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Mtendere Mandowa, also known as Teebs, is an electronic artist from Los Angeles. Though he rarely works with musical instruments himself, he takes other people's recordings, loads them onto his laptop and manipulates the sounds. He adds layer after layer, beat upon beat, until he's left with a chaotic collage of sound.
Born in New York, Mandowa was raised by parents from Malawi and Barbados. As a child, he says, he listened to a lot of calypso, which influenced his music's aesthetic.
"Calypso is more fast-paced," he says, "but this happy nature, being on an island, it related right back into the music that I was making."
This type of music has often been described as "beat music" -- a style that originated in Los Angeles with producers such as Flying Lotus.
"It kind of stems from hip-hop, or people doing production for rappers," he says. "But as time went on -- and more kids had equipment to make their own things but not the proper vocals to fit their music -- they started filling in the gaps."
A number of things can fill these gaps, he says -- some conventional, others not so much. As Mandowa listens to the song "Double Fifths" with Weekend All Things Considered host Guy Raz, he points out the elements that go into each of his productions.
"You're hearing a harp, shakers, recorded drum taps ... and change falling," he says. "I have a machine called an SP 404 -- it's a little sampler with a built-in mic, and I record everything into there and keep re-affecting it there and then into a computer. I've used tape peeling off something and the door-slamming of a microwave before."
An Intense Time
Creating Ardour was not without its share of challenges for the 23-year-old producer. His father died in the middle of the project, at which point he returned home and stopped making music.
"That was a really intense time; it was last year. Actually, my brother ... was really sick at the time also, and he got taken away to be hospitalized because it was getting too out of control for my mother," Mandowa says. "So it was a crazy time when he left, and then my dad passed away, and it was just kind of like a whole shutdown, so I moved back home immediately after that, and I just wasn't making any more music. So there was a four- or five-month break period. Then I randomly bought some equipment, a little flute and wind chimes, and then I made a song on the record called 'Burner,' and I think from then on, things were a little bit different."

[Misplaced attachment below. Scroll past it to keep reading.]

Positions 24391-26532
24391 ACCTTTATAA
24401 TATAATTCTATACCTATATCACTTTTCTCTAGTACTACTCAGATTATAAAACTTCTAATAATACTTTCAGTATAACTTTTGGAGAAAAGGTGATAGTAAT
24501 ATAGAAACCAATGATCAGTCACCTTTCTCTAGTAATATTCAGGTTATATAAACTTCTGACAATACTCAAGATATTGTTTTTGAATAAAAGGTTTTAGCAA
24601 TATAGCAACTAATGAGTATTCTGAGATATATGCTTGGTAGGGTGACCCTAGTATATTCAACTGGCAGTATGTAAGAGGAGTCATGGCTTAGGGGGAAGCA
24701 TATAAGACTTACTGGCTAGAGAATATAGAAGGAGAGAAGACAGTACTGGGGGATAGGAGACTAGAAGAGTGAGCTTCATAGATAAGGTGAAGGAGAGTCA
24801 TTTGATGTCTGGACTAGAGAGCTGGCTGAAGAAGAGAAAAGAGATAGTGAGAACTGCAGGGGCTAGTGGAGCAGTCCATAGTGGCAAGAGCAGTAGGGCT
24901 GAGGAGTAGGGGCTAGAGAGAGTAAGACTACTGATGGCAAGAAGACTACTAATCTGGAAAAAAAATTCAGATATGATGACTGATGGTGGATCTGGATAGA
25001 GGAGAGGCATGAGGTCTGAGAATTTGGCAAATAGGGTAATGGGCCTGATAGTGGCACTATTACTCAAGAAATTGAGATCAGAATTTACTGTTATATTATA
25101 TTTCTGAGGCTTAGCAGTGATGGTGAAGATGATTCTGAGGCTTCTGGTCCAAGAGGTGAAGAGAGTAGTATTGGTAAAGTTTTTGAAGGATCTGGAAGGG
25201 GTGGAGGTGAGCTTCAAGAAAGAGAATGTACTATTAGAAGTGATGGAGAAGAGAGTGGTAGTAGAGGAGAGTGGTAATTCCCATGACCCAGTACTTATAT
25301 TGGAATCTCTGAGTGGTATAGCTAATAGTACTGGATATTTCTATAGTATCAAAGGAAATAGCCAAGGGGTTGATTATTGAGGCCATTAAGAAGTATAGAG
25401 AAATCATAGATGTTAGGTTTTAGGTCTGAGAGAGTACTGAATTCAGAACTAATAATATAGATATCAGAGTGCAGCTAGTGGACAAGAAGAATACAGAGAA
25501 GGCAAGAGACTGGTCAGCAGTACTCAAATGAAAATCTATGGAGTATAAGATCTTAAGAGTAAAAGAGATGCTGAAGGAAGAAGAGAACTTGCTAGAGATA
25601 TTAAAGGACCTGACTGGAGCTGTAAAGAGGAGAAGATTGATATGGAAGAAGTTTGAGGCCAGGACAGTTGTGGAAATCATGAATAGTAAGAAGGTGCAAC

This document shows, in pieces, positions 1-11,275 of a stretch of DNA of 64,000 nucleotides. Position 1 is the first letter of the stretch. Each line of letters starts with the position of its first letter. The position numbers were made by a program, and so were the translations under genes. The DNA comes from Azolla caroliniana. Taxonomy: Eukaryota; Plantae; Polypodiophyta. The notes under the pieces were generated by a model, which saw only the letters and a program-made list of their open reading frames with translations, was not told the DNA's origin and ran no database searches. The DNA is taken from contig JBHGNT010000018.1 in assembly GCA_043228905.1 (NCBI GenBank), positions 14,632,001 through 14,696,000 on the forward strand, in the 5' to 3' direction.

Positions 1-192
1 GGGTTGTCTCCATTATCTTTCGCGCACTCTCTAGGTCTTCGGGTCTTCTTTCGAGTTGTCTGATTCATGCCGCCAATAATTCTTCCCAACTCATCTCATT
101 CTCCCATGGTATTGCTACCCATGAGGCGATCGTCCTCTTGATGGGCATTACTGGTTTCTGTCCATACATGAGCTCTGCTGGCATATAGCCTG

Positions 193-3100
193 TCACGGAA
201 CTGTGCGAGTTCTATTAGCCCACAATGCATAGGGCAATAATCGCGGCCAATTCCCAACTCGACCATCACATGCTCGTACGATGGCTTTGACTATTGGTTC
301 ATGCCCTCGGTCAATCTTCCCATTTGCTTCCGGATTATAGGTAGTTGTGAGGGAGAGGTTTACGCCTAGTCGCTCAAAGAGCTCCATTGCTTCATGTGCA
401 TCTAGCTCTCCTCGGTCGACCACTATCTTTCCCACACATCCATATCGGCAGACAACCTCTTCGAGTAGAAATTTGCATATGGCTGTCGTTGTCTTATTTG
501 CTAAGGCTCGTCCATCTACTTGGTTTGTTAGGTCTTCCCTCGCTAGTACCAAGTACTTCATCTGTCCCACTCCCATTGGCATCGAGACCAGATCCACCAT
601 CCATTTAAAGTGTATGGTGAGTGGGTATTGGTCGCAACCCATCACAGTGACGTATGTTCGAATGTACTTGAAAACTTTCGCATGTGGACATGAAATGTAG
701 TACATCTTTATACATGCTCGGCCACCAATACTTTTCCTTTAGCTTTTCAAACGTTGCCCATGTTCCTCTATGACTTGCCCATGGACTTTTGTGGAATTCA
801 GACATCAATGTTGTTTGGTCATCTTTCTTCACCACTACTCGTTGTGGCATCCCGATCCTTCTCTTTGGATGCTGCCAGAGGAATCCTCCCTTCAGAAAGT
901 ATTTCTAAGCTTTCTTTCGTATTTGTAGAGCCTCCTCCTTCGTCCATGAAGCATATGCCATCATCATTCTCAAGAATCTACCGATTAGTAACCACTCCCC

Mandowa's father had never listened to his son's music before getting sick. But during his fight with cancer, the elder Mandowa was able to connect with his son and learn what he'd been working on.
"At first, he didn't really know too much," he says. "He died of cancer, and when he was getting more sick and in bed, he had more time. We actually spoke more. I was showing him songs, and he did start to really appreciate it. It was really amazing. He slowed down, and I had more time to be around him, and we kind of understood each other a bit more."
They connected over one song in particular.
"The 'While You Doooo' song was the one he mentioned," Mandowa says. "I was playing him a lot of tunes -- not just my stuff, but a lot of relaxing songs. He didn't even know it was mine, and he thought that was a really beautiful song. And he just kind of stopped the tape. I told him I was the one who made it. It was a really crazy moment."
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